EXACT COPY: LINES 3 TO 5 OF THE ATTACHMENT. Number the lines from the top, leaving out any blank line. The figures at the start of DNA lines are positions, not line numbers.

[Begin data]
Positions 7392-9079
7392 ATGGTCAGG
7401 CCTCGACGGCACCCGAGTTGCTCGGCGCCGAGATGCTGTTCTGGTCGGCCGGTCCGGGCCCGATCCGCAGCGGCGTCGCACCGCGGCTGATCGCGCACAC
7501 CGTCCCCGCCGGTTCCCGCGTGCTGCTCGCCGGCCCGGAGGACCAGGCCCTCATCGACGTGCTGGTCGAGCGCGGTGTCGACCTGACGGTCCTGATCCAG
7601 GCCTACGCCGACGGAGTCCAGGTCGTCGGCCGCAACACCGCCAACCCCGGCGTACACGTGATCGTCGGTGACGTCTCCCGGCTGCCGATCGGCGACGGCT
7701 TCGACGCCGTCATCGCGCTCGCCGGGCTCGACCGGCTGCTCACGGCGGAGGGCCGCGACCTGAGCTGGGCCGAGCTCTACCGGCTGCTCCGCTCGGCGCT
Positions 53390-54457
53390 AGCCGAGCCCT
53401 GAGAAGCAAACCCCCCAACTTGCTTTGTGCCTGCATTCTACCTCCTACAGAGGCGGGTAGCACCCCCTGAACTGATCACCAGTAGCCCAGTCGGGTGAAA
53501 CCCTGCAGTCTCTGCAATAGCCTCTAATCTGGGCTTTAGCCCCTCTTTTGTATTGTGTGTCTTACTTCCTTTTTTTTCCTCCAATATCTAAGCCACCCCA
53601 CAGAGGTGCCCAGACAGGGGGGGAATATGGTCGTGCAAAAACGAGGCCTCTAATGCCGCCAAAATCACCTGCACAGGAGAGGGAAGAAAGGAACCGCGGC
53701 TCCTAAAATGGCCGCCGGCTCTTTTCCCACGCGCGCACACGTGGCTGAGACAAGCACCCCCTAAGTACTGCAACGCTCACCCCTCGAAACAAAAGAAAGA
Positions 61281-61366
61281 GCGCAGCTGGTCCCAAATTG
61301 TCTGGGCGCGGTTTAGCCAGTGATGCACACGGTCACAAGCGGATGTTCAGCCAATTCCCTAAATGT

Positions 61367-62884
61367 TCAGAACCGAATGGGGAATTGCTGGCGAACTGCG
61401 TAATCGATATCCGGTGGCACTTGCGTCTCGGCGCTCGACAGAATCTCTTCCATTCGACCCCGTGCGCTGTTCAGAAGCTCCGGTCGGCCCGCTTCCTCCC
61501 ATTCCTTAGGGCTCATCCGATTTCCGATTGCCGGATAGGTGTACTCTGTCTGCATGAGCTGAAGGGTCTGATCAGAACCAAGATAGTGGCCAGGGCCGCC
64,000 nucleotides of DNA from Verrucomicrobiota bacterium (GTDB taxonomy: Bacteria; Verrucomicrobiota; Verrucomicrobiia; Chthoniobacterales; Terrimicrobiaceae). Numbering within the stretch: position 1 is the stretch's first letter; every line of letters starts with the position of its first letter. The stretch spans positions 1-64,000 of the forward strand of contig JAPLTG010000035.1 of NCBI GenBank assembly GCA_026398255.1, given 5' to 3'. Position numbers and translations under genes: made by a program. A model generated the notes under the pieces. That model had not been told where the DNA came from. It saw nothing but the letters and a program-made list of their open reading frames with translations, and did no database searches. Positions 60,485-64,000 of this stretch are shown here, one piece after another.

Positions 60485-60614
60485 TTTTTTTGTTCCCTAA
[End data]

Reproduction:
7401 CCTCGACGGCACCCGAGTTGCTCGGCGCCGAGATGCTGTTCTGGTCGGCCGGTCCGGGCCCGATCCGCAGCGGCGTCGCACCGCGGCTGATCGCGCACAC
7501 CGTCCCCGCCGGTTCCCGCGTGCTGCTCGCCGGCCCGGAGGACCAGGCCCTCATCGACGTGCTGGTCGAGCGCGGTGTCGACCTGACGGTCCTGATCCAG
7601 GCCTACGCCGACGGAGTCCAGGTCGTCGGCCGCAACACCGCCAACCCCGGCGTACACGTGATCGTCGGTGACGTCTCCCGGCTGCCGATCGGCGACGGCT